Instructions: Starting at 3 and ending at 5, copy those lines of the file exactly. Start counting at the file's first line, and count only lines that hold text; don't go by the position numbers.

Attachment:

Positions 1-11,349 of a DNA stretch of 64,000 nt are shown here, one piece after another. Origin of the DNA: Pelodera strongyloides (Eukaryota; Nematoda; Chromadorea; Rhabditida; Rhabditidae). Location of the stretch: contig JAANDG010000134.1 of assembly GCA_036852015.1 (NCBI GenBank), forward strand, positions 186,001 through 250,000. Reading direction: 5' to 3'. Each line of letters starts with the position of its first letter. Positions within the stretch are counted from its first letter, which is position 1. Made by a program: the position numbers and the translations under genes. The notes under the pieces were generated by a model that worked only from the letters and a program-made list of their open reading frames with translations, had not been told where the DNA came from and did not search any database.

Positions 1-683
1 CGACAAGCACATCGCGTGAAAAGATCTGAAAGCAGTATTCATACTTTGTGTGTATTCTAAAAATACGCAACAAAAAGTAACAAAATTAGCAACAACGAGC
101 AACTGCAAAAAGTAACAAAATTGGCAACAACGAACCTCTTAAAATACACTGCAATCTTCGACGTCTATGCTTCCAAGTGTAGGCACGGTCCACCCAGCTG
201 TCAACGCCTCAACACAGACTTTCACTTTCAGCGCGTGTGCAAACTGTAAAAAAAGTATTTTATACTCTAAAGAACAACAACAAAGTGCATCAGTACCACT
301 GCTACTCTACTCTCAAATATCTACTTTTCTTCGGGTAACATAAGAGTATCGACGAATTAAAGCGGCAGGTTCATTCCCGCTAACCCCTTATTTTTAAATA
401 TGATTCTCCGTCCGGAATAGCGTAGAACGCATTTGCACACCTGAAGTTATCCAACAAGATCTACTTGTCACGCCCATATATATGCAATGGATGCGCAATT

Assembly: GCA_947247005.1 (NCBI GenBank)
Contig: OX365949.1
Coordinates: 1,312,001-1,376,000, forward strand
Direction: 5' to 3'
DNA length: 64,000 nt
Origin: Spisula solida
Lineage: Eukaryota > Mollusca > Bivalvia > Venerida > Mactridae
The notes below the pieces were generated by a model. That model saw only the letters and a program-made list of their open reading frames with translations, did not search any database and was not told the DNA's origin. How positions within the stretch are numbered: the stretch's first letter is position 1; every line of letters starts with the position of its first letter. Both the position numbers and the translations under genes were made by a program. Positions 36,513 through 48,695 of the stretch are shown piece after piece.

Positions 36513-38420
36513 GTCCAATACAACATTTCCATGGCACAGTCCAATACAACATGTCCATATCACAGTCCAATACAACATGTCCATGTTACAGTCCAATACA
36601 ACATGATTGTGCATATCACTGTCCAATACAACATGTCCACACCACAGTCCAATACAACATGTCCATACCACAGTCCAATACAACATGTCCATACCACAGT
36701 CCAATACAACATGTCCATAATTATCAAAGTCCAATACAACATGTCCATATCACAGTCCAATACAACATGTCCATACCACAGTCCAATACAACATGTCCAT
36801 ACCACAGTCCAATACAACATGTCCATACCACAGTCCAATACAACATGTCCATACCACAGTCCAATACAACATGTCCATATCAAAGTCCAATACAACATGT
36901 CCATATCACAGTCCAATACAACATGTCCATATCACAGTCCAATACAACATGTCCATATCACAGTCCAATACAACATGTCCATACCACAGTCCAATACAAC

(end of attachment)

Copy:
1 CGACAAGCACATCGCGTGAAAAGATCTGAAAGCAGTATTCATACTTTGTGTGTATTCTAAAAATACGCAACAAAAAGTAACAAAATTAGCAACAACGAGC
101 AACTGCAAAAAGTAACAAAATTGGCAACAACGAACCTCTTAAAATACACTGCAATCTTCGACGTCTATGCTTCCAAGTGTAGGCACGGTCCACCCAGCTG
201 TCAACGCCTCAACACAGACTTTCACTTTCAGCGCGTGTGCAAACTGTAAAAAAAGTATTTTATACTCTAAAGAACAACAACAAAGTGCATCAGTACCACT